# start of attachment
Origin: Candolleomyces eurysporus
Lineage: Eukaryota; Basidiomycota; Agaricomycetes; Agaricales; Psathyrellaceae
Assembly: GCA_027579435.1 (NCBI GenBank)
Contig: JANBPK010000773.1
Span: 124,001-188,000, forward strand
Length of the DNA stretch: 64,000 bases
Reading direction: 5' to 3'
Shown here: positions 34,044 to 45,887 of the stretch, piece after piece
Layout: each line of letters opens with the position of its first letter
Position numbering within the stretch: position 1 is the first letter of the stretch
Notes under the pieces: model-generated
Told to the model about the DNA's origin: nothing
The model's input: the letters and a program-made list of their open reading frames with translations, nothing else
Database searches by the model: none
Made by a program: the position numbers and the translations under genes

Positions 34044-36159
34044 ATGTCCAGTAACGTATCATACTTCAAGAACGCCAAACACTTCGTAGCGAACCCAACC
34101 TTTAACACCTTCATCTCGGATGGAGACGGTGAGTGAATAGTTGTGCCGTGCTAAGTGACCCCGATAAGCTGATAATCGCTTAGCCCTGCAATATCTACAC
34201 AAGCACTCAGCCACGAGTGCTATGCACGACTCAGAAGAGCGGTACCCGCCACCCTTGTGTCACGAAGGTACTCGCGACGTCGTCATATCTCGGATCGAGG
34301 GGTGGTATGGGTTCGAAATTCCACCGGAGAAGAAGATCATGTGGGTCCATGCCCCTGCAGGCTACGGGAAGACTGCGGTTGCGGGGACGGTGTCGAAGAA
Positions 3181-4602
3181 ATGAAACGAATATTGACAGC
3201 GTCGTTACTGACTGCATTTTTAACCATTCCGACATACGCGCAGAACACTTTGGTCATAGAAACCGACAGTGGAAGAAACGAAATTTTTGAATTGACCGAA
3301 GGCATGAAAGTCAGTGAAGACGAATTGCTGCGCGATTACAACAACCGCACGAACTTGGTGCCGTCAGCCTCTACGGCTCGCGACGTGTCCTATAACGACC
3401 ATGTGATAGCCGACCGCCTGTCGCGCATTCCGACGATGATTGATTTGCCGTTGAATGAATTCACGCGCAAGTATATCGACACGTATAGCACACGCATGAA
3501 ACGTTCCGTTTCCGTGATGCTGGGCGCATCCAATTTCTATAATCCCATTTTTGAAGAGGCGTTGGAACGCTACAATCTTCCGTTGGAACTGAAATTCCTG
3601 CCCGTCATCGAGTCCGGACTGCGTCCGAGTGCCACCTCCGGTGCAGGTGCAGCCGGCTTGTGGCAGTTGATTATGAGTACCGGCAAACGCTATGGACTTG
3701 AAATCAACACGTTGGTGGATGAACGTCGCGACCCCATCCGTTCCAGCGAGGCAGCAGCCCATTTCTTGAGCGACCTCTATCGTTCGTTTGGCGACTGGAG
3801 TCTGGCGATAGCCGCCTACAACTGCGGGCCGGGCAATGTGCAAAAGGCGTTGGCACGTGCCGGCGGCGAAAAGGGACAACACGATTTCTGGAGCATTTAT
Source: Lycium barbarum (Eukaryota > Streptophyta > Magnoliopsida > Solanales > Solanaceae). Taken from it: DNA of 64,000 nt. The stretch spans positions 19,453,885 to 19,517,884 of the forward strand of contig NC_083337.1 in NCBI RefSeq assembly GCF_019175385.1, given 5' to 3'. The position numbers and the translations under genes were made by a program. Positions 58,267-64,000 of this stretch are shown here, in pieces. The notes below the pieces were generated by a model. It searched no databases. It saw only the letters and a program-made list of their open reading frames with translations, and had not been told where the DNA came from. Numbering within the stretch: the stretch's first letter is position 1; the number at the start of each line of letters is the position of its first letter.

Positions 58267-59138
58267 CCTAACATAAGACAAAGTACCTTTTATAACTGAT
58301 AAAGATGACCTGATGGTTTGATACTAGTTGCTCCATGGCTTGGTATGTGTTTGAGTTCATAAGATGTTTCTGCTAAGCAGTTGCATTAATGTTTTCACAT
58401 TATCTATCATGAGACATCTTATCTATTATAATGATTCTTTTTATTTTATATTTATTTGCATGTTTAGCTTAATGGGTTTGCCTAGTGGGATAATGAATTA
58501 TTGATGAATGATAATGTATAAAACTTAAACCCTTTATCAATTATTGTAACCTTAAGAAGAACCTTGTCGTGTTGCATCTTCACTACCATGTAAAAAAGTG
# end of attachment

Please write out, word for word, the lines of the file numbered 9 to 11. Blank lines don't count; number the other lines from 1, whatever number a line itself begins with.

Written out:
Layout: each line of letters opens with the position of its first letter
Position numbering within the stretch: position 1 is the first letter of the stretch
Notes under the pieces: model-generated